- Paid and earned media to advance tobacco control policies and practices by educating the community and key community members and keeping the tobacco problem on the public agenda.
Community Partnerships for Tobacco Control.
Community Partnerships work with local governments and decision makers, local businesses and employers (including tobacco retailers), community organizations, health care institutions and providers, and schools and community groups to address tobacco company advertising, sponsorship and promotion; implement effective tobacco-free policies in the outdoor environment; change public opinion about tobacco and tobacco use; and promote access to evidence-based cessation services. Community Partnerships engage local stakeholders and decision makers, educate community leaders and the public, and mobilize the community to strengthen tobacco-related policies to restrict the tobacco company presence in the community, reduce the use and availability of tobacco products in the community, and limit opportunities for exposure to secondhand smoke. Community Partnerships take a policy advocacy approach to creating communities that support and reinforce the tobacco-free norm and dismantling the community policies and practices that promote and support tobacco use.
Advocacy in Action College Programs.
College advocacy programs engage young adult leaders to work on and off college campuses to limit where and how tobacco products are promoted, advertised and sold, and to advance local and statewide policy action to prevent and reduce tobacco use. Like Community Partnerships, college advocacy programs take a policy advocacy approach to creating communities that support and reinforce the tobacco-free norm and dismantling the community policies and practices that promote and support tobacco use. Advocacy in Action programs focus efforts specifically on those aspects of the community and college environment that most influence tobacco use among young adults.
Youth Action Programs.
Youth Action Programs engage youth leaders to challenge and change community norms regarding tobacco use through civic action. These programs engage middle and high school aged youth in actions aimed at de-glamorizing and de-normalizing tobacco use in their communities and exposing the manipulative and deceptive marketing practices of the tobacco industry. Youth action programs use community education linked to social action, media advocacy, community events, and advocacy with decision makers to obtain pro-tobacco control policies and resolutions at the local, state and national levels.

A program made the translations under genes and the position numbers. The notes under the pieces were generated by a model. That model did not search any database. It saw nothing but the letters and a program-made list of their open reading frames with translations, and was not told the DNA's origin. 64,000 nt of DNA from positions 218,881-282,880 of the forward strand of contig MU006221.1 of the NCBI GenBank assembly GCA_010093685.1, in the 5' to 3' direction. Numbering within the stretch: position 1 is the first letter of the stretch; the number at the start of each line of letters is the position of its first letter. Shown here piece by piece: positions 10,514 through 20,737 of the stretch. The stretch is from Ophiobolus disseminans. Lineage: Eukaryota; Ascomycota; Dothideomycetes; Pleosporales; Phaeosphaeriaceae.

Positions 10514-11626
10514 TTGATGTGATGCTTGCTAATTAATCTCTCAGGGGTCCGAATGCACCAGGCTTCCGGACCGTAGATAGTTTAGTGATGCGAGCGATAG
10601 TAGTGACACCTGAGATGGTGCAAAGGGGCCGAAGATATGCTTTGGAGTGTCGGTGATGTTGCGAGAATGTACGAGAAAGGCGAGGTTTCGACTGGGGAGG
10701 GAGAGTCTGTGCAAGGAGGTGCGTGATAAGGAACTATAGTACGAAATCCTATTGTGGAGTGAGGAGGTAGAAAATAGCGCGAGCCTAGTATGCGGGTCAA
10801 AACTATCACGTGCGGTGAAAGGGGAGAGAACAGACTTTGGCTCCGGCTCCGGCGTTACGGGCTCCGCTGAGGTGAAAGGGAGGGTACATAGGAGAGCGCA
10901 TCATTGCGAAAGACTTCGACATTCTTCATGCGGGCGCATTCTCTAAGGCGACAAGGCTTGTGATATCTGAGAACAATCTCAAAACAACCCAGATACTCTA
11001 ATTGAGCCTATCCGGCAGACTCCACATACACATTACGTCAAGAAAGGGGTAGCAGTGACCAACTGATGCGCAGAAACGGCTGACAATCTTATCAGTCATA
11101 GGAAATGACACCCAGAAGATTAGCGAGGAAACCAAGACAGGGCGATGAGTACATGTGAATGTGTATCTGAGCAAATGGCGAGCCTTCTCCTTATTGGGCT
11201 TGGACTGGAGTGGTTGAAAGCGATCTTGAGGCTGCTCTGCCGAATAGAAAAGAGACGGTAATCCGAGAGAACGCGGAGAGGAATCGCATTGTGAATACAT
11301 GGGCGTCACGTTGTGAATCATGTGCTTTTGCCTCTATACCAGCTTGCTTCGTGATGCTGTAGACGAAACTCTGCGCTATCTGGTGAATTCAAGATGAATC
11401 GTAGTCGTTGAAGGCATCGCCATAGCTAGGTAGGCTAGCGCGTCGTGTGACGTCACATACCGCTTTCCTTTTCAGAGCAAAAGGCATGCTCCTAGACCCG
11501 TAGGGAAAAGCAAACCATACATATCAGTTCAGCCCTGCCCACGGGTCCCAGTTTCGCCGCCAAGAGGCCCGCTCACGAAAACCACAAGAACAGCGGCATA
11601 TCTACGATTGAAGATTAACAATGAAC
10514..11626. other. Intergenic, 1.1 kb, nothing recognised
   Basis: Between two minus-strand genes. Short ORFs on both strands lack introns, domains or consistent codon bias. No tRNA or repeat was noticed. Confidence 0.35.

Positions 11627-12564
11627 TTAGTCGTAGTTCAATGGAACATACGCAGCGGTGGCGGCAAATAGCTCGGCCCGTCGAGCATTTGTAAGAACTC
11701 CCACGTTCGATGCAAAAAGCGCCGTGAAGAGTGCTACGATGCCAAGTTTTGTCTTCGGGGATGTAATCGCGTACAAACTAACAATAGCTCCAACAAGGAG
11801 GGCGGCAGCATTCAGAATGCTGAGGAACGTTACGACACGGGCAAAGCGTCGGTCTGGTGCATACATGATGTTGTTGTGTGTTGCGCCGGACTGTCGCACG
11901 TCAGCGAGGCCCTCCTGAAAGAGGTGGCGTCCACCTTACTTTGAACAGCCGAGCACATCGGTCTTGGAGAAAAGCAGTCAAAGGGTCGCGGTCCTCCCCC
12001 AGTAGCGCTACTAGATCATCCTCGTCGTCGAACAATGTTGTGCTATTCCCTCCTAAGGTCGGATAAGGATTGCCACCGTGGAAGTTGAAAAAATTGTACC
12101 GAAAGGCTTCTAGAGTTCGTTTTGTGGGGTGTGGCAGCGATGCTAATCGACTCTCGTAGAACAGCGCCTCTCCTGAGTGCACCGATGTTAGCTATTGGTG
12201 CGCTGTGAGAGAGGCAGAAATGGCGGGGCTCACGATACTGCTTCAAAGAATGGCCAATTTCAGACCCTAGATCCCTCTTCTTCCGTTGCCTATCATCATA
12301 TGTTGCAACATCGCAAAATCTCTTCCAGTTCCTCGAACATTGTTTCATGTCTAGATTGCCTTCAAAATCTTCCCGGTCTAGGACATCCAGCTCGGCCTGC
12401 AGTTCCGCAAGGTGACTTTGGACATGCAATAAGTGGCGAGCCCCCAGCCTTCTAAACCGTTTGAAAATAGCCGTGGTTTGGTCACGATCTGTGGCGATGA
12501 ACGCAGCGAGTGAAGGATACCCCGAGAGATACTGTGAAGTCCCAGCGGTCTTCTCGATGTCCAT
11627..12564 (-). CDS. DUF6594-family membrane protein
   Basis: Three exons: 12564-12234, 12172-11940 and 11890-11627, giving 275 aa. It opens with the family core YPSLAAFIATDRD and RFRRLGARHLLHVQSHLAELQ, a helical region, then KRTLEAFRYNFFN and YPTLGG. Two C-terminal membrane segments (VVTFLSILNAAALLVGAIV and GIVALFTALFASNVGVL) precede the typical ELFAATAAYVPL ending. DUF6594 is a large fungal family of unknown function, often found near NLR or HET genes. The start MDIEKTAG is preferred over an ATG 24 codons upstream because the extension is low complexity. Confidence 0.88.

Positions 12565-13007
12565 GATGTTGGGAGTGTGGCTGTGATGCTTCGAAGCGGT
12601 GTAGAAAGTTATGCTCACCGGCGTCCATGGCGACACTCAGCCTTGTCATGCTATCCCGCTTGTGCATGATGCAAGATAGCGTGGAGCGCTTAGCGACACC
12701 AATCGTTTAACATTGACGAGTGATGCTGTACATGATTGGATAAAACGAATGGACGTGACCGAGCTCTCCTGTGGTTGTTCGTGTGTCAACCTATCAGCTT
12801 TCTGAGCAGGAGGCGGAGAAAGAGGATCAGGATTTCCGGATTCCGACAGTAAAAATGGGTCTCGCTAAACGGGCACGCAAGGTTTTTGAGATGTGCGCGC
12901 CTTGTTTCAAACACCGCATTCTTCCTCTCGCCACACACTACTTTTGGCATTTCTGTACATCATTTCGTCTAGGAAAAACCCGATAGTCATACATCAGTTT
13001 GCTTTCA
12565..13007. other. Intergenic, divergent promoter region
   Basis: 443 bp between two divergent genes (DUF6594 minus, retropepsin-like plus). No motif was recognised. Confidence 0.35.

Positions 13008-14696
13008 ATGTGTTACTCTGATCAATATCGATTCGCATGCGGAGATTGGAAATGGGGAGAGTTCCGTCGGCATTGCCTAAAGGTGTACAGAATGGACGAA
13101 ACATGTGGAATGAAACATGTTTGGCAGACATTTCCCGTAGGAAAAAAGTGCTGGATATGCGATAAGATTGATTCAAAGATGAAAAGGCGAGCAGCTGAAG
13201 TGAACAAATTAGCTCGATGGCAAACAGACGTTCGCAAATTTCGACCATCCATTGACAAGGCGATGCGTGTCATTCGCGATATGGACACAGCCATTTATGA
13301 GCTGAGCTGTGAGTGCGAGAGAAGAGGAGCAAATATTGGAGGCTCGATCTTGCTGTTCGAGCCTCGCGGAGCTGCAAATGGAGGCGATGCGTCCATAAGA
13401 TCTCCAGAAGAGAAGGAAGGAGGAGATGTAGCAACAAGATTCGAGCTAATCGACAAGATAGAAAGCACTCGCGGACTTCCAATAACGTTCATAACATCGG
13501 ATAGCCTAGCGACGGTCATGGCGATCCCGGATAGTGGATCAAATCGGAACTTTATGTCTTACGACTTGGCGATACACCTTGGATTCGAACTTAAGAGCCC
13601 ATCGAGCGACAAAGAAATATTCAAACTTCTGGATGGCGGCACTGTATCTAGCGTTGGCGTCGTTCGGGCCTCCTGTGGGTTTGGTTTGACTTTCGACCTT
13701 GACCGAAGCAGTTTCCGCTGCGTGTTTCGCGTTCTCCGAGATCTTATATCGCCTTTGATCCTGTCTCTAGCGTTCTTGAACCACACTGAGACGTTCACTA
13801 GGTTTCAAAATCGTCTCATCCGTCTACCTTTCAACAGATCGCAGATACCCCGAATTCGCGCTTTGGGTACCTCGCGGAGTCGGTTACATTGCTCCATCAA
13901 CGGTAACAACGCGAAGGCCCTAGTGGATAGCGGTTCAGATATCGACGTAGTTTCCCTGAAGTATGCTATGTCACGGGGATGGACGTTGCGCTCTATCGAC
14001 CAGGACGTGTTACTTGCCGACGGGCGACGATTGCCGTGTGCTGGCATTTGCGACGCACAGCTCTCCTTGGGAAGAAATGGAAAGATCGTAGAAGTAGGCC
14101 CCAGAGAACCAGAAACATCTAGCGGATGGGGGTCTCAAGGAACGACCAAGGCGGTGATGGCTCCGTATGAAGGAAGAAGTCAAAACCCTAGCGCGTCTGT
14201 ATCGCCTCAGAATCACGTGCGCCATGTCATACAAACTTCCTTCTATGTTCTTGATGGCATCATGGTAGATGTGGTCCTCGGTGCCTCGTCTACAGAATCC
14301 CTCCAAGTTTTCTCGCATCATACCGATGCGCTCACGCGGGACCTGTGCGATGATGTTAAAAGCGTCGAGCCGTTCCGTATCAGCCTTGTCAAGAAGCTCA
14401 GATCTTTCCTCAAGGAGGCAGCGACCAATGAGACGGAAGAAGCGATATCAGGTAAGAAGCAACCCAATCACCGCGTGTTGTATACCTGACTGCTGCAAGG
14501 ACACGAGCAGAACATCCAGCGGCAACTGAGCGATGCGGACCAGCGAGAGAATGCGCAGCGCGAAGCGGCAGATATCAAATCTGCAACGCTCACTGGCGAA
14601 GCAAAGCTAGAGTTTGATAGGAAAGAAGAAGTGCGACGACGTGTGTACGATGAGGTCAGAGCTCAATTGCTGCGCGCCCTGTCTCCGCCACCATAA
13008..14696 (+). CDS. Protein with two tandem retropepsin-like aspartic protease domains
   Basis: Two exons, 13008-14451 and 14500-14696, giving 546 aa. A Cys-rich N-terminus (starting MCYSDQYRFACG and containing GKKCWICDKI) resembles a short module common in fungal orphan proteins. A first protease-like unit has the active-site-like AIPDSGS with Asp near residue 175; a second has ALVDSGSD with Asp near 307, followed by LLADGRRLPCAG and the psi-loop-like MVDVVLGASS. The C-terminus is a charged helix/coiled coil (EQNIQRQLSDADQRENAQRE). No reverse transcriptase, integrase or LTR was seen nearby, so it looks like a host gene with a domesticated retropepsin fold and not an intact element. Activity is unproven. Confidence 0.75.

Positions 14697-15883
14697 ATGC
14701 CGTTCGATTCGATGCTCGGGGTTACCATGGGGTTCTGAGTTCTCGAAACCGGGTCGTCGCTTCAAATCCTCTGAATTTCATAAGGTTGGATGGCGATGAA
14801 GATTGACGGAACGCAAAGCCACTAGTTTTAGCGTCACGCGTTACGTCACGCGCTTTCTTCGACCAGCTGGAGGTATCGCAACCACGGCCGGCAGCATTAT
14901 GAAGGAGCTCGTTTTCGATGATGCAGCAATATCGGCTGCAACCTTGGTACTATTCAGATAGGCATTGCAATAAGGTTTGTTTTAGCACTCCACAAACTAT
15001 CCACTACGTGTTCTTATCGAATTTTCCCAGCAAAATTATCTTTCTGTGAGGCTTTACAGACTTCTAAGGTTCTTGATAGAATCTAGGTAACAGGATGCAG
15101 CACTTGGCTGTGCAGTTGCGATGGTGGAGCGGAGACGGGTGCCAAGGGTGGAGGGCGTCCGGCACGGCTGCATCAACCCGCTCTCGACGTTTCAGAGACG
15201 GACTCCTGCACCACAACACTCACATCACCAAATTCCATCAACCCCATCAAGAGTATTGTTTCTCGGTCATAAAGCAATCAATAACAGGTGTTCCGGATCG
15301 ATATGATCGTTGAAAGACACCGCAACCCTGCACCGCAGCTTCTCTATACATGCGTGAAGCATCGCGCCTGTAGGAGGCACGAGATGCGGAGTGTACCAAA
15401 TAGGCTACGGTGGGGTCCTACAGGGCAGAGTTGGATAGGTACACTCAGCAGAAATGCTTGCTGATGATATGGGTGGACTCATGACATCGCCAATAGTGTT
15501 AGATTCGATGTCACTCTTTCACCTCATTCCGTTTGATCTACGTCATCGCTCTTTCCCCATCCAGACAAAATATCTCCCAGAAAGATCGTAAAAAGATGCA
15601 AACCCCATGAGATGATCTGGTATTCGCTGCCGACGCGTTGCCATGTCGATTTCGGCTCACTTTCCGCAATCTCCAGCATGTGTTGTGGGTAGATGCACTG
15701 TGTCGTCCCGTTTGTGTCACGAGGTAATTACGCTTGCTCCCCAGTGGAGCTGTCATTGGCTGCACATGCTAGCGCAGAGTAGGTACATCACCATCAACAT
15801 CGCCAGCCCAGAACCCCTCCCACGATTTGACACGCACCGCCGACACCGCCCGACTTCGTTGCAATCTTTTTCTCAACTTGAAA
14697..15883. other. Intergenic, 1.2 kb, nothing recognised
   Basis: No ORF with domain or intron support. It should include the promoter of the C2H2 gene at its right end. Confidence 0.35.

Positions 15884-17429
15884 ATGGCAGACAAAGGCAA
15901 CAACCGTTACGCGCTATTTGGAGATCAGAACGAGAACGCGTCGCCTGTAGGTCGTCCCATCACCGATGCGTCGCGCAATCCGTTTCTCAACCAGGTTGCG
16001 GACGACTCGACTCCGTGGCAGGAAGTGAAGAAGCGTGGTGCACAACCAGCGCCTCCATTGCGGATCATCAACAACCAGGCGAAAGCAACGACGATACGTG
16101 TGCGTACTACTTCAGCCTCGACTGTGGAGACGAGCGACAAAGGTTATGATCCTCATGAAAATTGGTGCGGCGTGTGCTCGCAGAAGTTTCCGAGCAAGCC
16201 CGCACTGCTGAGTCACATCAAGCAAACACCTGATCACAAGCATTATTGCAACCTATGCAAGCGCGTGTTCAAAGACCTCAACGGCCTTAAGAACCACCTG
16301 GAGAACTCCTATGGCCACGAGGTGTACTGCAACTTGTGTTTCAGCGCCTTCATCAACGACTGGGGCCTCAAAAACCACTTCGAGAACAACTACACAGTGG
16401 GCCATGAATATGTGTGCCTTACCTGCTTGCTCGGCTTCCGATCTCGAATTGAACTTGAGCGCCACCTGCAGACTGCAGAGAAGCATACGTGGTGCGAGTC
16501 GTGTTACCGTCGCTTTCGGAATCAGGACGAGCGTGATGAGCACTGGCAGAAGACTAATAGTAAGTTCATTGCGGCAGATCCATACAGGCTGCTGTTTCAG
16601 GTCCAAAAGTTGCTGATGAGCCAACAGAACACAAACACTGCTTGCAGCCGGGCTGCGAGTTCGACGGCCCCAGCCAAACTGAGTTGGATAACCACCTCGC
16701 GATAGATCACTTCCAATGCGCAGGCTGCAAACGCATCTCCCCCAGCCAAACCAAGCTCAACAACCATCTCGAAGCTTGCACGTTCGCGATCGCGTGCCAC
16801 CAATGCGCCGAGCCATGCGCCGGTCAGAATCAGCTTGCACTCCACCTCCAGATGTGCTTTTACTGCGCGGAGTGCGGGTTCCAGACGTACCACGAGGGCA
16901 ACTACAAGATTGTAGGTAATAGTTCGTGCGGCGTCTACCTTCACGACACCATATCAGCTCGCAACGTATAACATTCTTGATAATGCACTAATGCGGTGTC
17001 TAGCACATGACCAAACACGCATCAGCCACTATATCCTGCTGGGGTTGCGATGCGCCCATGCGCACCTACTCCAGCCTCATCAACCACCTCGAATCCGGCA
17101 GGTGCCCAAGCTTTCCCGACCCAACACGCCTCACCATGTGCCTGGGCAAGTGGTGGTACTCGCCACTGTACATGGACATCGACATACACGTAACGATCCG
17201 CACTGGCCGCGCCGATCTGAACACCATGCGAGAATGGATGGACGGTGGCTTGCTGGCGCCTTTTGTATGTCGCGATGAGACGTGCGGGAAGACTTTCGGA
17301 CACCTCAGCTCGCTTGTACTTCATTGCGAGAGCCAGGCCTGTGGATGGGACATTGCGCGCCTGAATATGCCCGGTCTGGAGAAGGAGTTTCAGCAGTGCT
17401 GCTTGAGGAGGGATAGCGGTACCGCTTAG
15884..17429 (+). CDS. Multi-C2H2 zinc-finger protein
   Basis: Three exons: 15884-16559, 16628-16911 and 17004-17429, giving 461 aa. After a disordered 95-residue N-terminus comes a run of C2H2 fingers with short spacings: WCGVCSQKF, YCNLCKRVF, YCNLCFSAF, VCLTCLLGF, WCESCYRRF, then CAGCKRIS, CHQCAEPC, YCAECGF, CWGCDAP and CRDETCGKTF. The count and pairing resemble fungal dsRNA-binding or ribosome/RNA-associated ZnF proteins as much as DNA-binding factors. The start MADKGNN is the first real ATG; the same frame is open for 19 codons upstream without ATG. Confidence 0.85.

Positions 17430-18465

Tobacco-free School Policy Programs.
These organizations provide resources and support to schools and school districts seeking to develop, implement, and enforce effective tobacco-free school policies. Schools play a key role in creating and supporting healthful attitudes and behaviors among students, their families and members of the community. By creating environments that support and promote tobacco-free values and behaviors, schools can be leaders in the fight for tobacco-free lifestyles for children and adults. Contractors funded to implement Tobacco-free School Policy Programs work to promote and facilitate the adoption and implementation of effective tobacco-free policies.
Enforcement of youth access restrictions.
Supported by the NYSDOH Center for Environmental Health, local activities to enforce the Adolescent Tobacco Use Prevention Act and the Clean Indoor Air Act further change community attitudes about tobacco use as a normative behavior. Educating retailers, businesses and employers about tobacco laws and citing those who violate them put the whole community on notice that youth smoking is something to be prevented and adult smoking is not a normative part of social interaction. These activities can help focus community attention on the issue of youth access to tobacco and exposure to secondhand smoke and provide a call to action to community members. When enforcement reaches a high level of compliance, it may contribute to the prevention and reduction of youth and adult tobacco use.
Public Health Communication
Public health communications focused on tobacco include paid placement of advertising on television, radio, print, Internet and other venues, with the goals of educating New Yorkers about the health risks of tobacco use and the dangers of secondhand smoke, motivating tobacco users to stop, and promoting use of the New York State Smokers’ Quitline; coverage and discussion of tobacco control issues and events in the news media; and strategic use of both paid and earned media to advocate for tobacco control policies and practices.